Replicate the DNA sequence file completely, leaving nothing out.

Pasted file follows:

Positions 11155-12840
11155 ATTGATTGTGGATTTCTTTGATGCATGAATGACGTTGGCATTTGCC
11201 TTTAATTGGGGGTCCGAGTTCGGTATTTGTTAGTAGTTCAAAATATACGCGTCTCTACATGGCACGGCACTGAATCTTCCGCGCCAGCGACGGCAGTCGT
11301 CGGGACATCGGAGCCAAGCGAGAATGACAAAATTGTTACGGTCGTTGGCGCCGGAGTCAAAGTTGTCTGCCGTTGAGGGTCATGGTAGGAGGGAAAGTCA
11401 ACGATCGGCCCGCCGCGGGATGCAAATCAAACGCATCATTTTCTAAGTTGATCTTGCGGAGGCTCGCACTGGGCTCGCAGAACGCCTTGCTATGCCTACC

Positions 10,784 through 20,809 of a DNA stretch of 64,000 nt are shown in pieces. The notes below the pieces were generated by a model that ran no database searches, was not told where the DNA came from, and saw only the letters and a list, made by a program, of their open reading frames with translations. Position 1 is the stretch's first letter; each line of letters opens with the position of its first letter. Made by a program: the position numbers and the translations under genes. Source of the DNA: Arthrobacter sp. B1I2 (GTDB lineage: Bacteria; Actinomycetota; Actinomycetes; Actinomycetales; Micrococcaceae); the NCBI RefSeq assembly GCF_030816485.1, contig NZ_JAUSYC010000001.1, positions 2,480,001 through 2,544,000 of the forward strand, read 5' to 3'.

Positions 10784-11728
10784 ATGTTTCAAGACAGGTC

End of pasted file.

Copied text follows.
Positions 11155-12840
11155 ATTGATTGTGGATTTCTTTGATGCATGAATGACGTTGGCATTTGCC
11201 TTTAATTGGGGGTCCGAGTTCGGTATTTGTTAGTAGTTCAAAATATACGCGTCTCTACATGGCACGGCACTGAATCTTCCGCGCCAGCGACGGCAGTCGT
11301 CGGGACATCGGAGCCAAGCGAGAATGACAAAATTGTTACGGTCGTTGGCGCCGGAGTCAAAGTTGTCTGCCGTTGAGGGTCATGGTAGGAGGGAAAGTCA
11401 ACGATCGGCCCGCCGCGGGATGCAAATCAAACGCATCATTTTCTAAGTTGATCTTGCGGAGGCTCGCACTGGGCTCGCAGAACGCCTTGCTATGCCTACC

Positions 10,784 through 20,809 of a DNA stretch of 64,000 nt are shown in pieces. The notes below the pieces were generated by a model that ran no database searches, was not told where the DNA came from, and saw only the letters and a list, made by a program, of their open reading frames with translations. Position 1 is the stretch's first letter; each line of letters opens with the position of its first letter. Made by a program: the position numbers and the translations under genes. Source of the DNA: Arthrobacter sp. B1I2 (GTDB lineage: Bacteria; Actinomycetota; Actinomycetes; Actinomycetales; Micrococcaceae); the NCBI RefSeq assembly GCF_030816485.1, contig NZ_JAUSYC010000001.1, positions 2,480,001 through 2,544,000 of the forward strand, read 5' to 3'.

Positions 10784-11728
10784 ATGTTTCAAGACAGGTC